Hundreds of Catholics make their case to state legislators

  • Written by Northwest Catholic
  • Published in Local
Archbishop J. Peter Sartain preaches the homily during Mass on Catholic Advocacy Day Feb. 21. The day of Catholic action on social justice issues began at St. Michael Church in Olympia. Participants later went to the state Capitol to meet with their legislators. Photo: Courtesy Catholic Community Services Archbishop J. Peter Sartain preaches the homily during Mass on Catholic Advocacy Day Feb. 21. The day of Catholic action on social justice issues began at St. Michael Church in Olympia. Participants later went to the state Capitol to meet with their legislators. Photo: Courtesy Catholic Community Services

OLYMPIA – Some 300 Catholics from 49 parishes around the archdiocese converged on the state capital Feb. 21 in a display of solidarity with those in need.

The 26th annual Catholic Advocacy Day was an opportunity for regular Catholics to become lobbyists — learning more about the legislative priorities of the state’s bishops and then meeting with state legislators to discuss those issues.

“Despite fresh snowfall and freezing temperatures, the participants that took part in Catholic Advocacy Day displayed much positive energy and engagement,” Joe Sprague, executive director of the Washington State Catholic Conference, wrote in an email.

Guided by the theme “Standing with our Neighbors,” the day began at St. Michael Parish in Olympia with briefings on the bishops’ positions on a variety of social justice legislation being considered by the Legislature.

Bateman and Fincher
Dennis Bateman, who works with homeless men, shares his story of going from living on the streets to living in an apartment operated by Catholic Community Services/Catholic Housing Services during Catholic Advocacy Day Feb. 21 at St. Michael Church in Olympia.

They heard from speakers, including Dennis Bateman, who shared his story of going from living on the streets to living in an apartment operated by Catholic Community Services/Catholic Housing Services of Western Washington, and now working with homeless men. Organizers said Bateman emphasized the importance of parishioners’ advocacy in making a difference for people like him.

Next was Mass, concelebrated by Archbishop J. Peter Sartain and Auxiliary Bishops Eusebio Elizondo and Daniel Mueggenborg.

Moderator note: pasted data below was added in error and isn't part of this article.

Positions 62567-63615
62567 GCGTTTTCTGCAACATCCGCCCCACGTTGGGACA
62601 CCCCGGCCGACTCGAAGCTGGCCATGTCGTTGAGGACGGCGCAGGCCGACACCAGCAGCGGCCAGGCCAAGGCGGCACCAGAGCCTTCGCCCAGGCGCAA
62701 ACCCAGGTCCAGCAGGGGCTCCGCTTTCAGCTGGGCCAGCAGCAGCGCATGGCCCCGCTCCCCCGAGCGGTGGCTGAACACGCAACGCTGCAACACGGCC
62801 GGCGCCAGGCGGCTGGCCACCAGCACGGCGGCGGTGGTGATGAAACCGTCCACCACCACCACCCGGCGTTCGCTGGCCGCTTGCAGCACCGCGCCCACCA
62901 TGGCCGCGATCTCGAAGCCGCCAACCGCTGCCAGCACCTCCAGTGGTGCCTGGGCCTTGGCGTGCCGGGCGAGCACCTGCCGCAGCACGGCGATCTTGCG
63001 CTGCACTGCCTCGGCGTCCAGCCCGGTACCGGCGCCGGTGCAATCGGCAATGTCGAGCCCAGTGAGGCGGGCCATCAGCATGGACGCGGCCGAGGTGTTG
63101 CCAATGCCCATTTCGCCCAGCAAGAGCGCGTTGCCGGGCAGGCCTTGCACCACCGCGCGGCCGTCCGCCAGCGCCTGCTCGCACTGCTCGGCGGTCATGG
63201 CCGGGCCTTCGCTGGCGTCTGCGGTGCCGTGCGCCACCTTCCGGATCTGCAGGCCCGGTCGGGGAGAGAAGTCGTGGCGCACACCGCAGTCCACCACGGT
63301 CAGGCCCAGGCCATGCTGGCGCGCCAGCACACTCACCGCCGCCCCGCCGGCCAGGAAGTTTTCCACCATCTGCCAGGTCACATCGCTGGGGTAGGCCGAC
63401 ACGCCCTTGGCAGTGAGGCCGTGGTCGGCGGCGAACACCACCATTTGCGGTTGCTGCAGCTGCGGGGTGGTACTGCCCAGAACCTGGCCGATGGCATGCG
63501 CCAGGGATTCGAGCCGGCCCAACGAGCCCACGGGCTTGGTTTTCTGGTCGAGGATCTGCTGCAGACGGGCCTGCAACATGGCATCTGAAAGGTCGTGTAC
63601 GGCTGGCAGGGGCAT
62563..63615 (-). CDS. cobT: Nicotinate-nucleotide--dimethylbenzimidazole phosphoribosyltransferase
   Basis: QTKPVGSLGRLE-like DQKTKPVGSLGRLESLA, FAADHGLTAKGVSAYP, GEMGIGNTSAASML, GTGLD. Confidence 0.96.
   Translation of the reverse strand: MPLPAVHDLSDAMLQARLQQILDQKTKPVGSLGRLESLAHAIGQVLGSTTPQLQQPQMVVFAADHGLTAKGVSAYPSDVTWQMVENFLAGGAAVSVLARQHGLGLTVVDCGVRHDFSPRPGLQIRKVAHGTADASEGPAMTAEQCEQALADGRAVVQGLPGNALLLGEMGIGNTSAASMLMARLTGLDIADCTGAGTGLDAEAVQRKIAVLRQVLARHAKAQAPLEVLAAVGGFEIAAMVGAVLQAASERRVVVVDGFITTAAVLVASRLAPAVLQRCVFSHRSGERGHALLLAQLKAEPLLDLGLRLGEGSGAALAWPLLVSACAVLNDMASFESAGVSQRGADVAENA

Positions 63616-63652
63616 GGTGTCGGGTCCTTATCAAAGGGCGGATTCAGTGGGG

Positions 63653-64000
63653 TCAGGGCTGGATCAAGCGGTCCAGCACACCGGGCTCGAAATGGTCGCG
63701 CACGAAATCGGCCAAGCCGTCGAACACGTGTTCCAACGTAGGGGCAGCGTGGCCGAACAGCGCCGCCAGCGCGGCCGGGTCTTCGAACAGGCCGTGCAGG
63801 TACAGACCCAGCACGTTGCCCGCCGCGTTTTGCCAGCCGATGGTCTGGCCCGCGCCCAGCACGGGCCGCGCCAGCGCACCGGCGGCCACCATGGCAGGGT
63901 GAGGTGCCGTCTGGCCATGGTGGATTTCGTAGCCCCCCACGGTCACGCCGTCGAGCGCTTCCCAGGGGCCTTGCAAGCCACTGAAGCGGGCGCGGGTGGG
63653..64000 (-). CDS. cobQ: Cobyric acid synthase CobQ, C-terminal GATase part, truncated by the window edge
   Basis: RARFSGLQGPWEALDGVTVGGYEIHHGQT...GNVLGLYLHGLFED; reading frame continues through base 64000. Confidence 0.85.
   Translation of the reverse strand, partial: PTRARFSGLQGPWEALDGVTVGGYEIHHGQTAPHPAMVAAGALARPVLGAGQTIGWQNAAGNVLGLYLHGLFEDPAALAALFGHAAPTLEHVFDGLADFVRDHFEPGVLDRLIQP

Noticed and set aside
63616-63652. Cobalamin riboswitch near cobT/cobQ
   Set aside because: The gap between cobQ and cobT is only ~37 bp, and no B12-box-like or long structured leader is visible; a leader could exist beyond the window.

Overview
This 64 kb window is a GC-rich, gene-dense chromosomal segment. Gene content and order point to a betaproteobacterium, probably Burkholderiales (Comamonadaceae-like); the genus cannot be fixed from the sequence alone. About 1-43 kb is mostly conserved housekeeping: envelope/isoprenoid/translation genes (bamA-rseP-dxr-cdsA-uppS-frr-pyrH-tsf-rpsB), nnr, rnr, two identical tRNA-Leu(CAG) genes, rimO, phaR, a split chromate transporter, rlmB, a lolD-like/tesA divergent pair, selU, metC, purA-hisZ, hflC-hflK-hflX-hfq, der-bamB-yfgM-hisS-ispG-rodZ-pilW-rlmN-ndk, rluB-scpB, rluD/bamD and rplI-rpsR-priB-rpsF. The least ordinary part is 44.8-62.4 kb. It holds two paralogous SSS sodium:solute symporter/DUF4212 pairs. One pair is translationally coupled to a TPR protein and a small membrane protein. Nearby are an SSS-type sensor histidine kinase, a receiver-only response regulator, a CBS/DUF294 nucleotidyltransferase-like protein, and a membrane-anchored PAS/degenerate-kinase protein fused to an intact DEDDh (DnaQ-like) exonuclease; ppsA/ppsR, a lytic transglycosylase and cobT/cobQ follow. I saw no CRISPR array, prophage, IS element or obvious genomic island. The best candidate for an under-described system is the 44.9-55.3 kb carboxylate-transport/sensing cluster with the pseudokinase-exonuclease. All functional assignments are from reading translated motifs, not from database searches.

Then participants headed to the Capitol Campus to meet with legislators and legislative aides from their districts to have a dialogue about the issues.

“Folks were asked to emphasize five bills that are each currently at a critical stage in the Legislature,” Sprague said (see box).

In addition, Bishops Mueggenborg and Elizondo met with key legislative leaders, including Speaker of the House Frank Chopp, Sprague said. The bishops also met with Catholic Advocacy Day participants in between meetings with legislators, he said.

Bishop Mueggenborg said it was the first time he had participated in an event like Catholic Advocacy Day and he came away impressed.

meetingCatholics from state Legislative District 46 meet with Rep. Javier Valdez, one of their representatives from the district that includes Kenmore, Bothell, Lake Forest Park and part of Seattle. Photo: Courtesy Intercommunity Peace & Justice Center

“It is certainly important that we pray about issues that we face and decisions of our government leaders … but along with our prayer, we also want to be mindful of the opportunities we have for action so that we can become active members of the body of Christ,” the bishop said. “We pray and we act. And we did that on Catholic Advocacy Day.”

Participants had “very cordial and respectful, but also very direct, meetings with our elected officials and to basically voice our particular concerns as members of the body of Christ,” Bishop Mueggenborg said.

Catholic Advocacy Day was sponsored by the WSCC, the Intercommunity Peace and Justice Center, the Archdiocese of Seattle, Catholic Community Services/Catholic Housing Services and the Society of St. Vincent de Paul.

 

Issues at a critical juncture

These are the five issues highlighted by Catholic Advocacy Day in meetings with their legislators:

Legal Financial Obligations – Asked senators to support HB 1783 to reform the LFO system and to help former offenders integrate back into society. (The House has passed the bill.)

Homeless Housing and Assistance – Asked senators to support HB 1570, which would extend the document recording fee and increase it from $40 to $90, to assist in preventing homelessness. (The House has passed the bill.)

TANF Resource Limits – Asked senators to support HB 1831 so people receiving temporary assistance to needy families (TANF) won’t be cut off from public assistance because they have a vehicle valued at more than $5,000 and related resources necessary for daily living. (The House has passed the bill.)

Death Penalty – Asked representatives to repeal the death penalty by supporting SB 6052. (The Senate has passed the bill.)

Abortion Insurance Mandate – Asked representatives to protect conscience rights and religious liberty by opposing SB 6219, which mandates abortion coverage in insurance plans. (The Senate has passed the bill.)

 

Let your Catholic voice be heard

Sign up for advocacy bulletins from the Washington State Catholic Conference.

Find out what’s happening in Olympia, with links for contacting your legislators.

Call the state’s legislative hotline, 800-562-6000 to make your opinions known on bills being considered by the Legislature.